Introducing the concept in an education context is an uphill battle. Although gamification is a current trend in education, it does sound like to a layman that a tabletop game — which has this side effect of getting people to read, write and speak as well as be creative — sounds so very too-good-to-be-true.
In this class, the topic was “natural disasters,” as experienced through a roleplaying game!
Another engaging classroom roleplaying exercise using the Mini Six RPG.
Most would greet this notion with skepticism. I would then have to explain to them very carefully why and how RPGs can be beneficial in language learning. The simple reason why most people have not heard of this is because it is a highly niche hobby.
The Star Wars: Force and Destiny RPG was the basis for a roleplaying exercise in theatre class. What lucky students.
The Mini Six RPG has been used for an ongoing campaign of game sessions as part of this class.
In my classes and workshops, it takes the new players some time to get used to the fact that all they have to do is speak, take notes and roll dice to have fun while developing language skills. Again, too good to be true for them that their first reaction would be, “This can’t be right.”
Hisham has been able to involve twice the normal number of participants in a single RPG session. Half the students speak and play, the other half observe and take notes on the RPG session.
Sometimes, Hisham has run the same scenario for two classes of students in one day to see how they receive it differently.
What advice would you give to language educators using RPGs and other games in class?
Learn to gamemaster a game for your students. One of the most difficult thing to do is to provide students with enough immersion and engagement. RPGs will get them to be invested in their characters and the story enough for them to speak, read and write (when the game is structured to account for language learning) for them to improve.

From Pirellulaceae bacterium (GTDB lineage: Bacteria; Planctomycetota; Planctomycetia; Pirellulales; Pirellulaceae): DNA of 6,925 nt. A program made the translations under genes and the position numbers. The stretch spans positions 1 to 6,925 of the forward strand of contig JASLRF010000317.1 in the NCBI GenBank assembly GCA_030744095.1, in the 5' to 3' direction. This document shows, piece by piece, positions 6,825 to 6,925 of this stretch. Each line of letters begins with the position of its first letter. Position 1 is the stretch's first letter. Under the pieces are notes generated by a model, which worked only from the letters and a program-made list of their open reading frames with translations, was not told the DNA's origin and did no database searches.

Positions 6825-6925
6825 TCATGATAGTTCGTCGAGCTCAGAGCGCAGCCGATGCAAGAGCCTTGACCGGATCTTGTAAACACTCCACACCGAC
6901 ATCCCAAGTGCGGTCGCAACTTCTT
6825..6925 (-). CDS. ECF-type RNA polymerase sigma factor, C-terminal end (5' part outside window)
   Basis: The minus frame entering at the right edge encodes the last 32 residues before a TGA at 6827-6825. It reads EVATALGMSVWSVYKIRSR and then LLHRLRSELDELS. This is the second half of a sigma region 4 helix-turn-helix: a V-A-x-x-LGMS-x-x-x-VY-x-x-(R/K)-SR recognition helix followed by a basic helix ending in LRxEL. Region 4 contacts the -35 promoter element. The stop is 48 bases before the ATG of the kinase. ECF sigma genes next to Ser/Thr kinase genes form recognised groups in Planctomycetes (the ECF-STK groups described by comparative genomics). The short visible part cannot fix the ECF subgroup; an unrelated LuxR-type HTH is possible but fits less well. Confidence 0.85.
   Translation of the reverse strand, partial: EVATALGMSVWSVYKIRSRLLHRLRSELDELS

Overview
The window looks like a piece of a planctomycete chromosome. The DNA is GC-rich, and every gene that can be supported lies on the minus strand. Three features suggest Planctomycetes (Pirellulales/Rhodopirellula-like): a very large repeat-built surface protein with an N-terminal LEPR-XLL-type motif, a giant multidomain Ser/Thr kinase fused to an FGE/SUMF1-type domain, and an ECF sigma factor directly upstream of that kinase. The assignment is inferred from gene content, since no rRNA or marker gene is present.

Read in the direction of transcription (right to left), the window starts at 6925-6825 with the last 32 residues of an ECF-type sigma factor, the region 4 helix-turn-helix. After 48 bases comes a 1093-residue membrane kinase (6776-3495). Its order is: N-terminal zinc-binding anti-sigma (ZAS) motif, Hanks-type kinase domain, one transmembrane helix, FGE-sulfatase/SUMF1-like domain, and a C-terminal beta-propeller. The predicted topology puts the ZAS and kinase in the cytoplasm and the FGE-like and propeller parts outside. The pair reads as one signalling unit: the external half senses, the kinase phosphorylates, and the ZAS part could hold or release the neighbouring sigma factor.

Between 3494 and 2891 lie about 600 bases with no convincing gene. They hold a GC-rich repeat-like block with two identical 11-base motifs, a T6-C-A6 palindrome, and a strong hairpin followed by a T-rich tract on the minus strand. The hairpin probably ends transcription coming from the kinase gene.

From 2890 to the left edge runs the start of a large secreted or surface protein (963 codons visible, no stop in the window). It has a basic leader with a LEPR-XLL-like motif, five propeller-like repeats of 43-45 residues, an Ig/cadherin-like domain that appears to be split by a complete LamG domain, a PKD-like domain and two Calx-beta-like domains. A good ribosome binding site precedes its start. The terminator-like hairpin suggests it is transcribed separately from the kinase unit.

Get them to create. Write their background. Write descriptions and histories of places, people and things they encounter in the sessions.
One benefit of using a university classroom is being able to use the whiteboard to track RPG gameplay.
Hisham’s visual presentation for this classroom roleplaying session about the Fukushima tsunami disaster.
Who is Khairul Hisham by day? Who is Khairul Hisham by night?
I can’t even tell which one is day Hisham and which is night Hisham anymore. I can probably safely say one Hisham is a lifelong dice-rolling tabletop gamer who loves the creativity put into designing and playing role-playing games.
The other Khairul Hisham through an unlikely twist of fate found himself to be a language teacher who also discovered that there is a possibility of helping others in the field of education using RPGs.
Running the RPG Workshop at the 2018 Symposium for International Languages and Knowledge which was held at Walailak University at Nakhon Si Thammarat, Thailand.